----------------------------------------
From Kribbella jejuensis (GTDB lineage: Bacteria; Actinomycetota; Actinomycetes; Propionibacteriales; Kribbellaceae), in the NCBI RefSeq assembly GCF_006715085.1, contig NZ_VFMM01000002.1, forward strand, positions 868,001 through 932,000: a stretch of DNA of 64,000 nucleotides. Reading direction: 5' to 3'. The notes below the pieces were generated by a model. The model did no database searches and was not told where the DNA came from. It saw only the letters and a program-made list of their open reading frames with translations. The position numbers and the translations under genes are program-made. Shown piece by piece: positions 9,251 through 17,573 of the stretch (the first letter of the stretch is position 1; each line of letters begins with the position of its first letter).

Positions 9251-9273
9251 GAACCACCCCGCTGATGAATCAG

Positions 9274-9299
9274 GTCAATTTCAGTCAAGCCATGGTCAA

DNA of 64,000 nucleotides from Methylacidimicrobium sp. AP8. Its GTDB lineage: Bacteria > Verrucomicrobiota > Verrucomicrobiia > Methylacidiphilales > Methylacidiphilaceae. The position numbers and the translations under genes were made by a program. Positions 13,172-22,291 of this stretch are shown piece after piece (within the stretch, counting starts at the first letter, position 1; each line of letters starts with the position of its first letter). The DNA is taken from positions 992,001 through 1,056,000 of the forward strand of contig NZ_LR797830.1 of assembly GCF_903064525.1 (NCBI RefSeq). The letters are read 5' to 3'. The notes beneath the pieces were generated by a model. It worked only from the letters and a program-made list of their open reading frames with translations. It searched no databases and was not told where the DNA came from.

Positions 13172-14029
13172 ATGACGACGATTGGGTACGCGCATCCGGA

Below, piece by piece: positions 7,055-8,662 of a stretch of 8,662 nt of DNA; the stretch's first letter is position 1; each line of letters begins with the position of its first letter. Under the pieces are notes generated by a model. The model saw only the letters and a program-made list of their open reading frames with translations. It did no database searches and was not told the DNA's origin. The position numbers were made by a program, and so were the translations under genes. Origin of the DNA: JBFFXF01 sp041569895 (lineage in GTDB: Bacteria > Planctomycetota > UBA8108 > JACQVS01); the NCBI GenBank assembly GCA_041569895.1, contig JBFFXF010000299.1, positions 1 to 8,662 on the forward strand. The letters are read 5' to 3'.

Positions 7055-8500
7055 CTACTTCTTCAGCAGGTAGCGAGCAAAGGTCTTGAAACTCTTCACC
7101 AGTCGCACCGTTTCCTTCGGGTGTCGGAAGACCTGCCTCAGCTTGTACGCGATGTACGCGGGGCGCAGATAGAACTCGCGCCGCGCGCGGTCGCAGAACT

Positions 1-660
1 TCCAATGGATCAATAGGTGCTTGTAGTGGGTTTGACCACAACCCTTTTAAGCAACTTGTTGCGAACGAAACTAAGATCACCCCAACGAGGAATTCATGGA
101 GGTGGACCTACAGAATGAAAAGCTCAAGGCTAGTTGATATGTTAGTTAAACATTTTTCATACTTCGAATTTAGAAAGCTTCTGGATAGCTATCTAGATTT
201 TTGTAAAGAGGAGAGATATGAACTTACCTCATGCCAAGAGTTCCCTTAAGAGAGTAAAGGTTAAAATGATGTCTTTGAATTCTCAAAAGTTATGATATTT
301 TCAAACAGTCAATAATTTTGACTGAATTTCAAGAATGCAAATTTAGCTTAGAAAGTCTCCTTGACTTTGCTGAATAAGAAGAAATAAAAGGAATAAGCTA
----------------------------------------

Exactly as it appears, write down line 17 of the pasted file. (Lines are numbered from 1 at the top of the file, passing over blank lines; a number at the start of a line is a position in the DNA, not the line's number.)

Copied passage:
301 TCAAACAGTCAATAATTTTGACTGAATTTCAAGAATGCAAATTTAGCTTAGAAAGTCTCCTTGACTTTGCTGAATAAGAAGAAATAAAAGGAATAAGCTA